Michigan Theater
All films begin at 7:00  p.m. 
The 10-week series brings the genre of Noir and its underworld of crime and suspense through the lens of some of Japan’s most prolific filmmakers who have delivered what we now consider classics to the silver screen. Select films will be introduced by professors from CJS and Screen Arts & Cultures, giving viewers insight into the captivating world of Japanese intrigue, yakuza, revenge and redemption. 
The final film in the series, screening on March 20, 2017, is The World of Kanako. 

An aimless, irresponsible cop is pulled into sharp focus by the sudden, inexplicable disappearance of his teenage daughter. His search for clues leads him into chilling detail of

an alternate realities with whom he believed his loved one to actually be, but will stop at no cost as a father to find her and the truth.

The film is the latest from the internationally award-winning TETSUYA NAKASHIMA, adapted from the best-selling mystery novel of AKIO FUKAMACHI, where noir is evolved from the underground of yakuza clans and the detectives looking to crack them with an investigative pivot into unknown, darkened subcultures of today’s youth.

Additional support will be provided by Nagomi Sushi Downtown who will host monthly menu samplings on-site and advertise additional offers in the weeks ahead to help support the series. 

LSA Major Minor Expo 
Tuesday, March 21, 2017
Rogel Ballroom, Michigan Union 
11:00 a.m. - 3:00 p.m.
The Major Minor Expo is an ideal chance for undergrads to explore the world of academic opportunities at LSA and throughout the University, as it brings together representatives from nearly every discipline so students can gather information about all areas of study. To find out more about the event, click here.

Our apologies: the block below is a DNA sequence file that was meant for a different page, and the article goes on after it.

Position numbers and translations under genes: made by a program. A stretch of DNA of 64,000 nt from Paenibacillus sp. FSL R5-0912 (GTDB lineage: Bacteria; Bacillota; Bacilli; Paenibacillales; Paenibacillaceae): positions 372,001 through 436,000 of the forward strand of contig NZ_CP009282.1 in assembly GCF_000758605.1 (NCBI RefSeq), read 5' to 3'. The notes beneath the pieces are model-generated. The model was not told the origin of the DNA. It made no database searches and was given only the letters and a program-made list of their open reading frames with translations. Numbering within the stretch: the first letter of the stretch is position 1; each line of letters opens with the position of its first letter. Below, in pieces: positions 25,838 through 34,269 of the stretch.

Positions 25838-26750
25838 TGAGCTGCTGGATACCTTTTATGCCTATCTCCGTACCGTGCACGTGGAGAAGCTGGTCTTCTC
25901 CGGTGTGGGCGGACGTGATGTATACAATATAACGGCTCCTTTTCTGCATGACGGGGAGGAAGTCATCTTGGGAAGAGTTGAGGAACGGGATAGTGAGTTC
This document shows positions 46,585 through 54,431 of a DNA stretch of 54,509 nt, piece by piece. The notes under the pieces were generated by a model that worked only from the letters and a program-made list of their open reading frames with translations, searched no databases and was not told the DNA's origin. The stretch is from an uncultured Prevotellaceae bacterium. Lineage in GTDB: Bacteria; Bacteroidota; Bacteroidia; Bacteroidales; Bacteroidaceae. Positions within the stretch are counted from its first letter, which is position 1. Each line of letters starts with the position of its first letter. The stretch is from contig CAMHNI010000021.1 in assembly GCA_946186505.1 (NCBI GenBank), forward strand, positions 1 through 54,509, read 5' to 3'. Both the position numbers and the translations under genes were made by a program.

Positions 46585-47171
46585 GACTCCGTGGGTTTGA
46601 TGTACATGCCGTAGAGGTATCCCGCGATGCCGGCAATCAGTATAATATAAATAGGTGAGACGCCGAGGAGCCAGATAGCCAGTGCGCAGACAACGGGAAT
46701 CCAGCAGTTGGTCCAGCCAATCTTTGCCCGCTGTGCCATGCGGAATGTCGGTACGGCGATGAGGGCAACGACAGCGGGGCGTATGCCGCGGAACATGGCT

Lasting Synergies
A Historical Exhibit of the Ann Arbor Film Festival
Created by Terri Sarris's SAC 304 
North Quad, Space 2435
Tuesday, March 21 - Sunday, March 26, 2017
Opening Reception, Tuesday, March 21,  2:00 - 4:00 pm. 
The history of the Ann Arbor Film Festival is inextricably linked with the history of the University of Michigan. With support from the UM Bicentennial Committee and working with designer Melissa Gomis, students in Terri Sarris’ Screen Arts course (SAC 304) worked with ephemera from the Festival archives at UM’s Bentley Historical Library to create an 
exhibition exploring aspects of the Festival’s history.  UM faculty and former student work exhibited at past fests will loop on monitors in the gallery.  
A special thanks to Philip Hallman, Film Studies Field Librarian;  Melissa Gomis, Exhibition designer; and Cinda Nofziger, Bentley Historical Library for their help and input.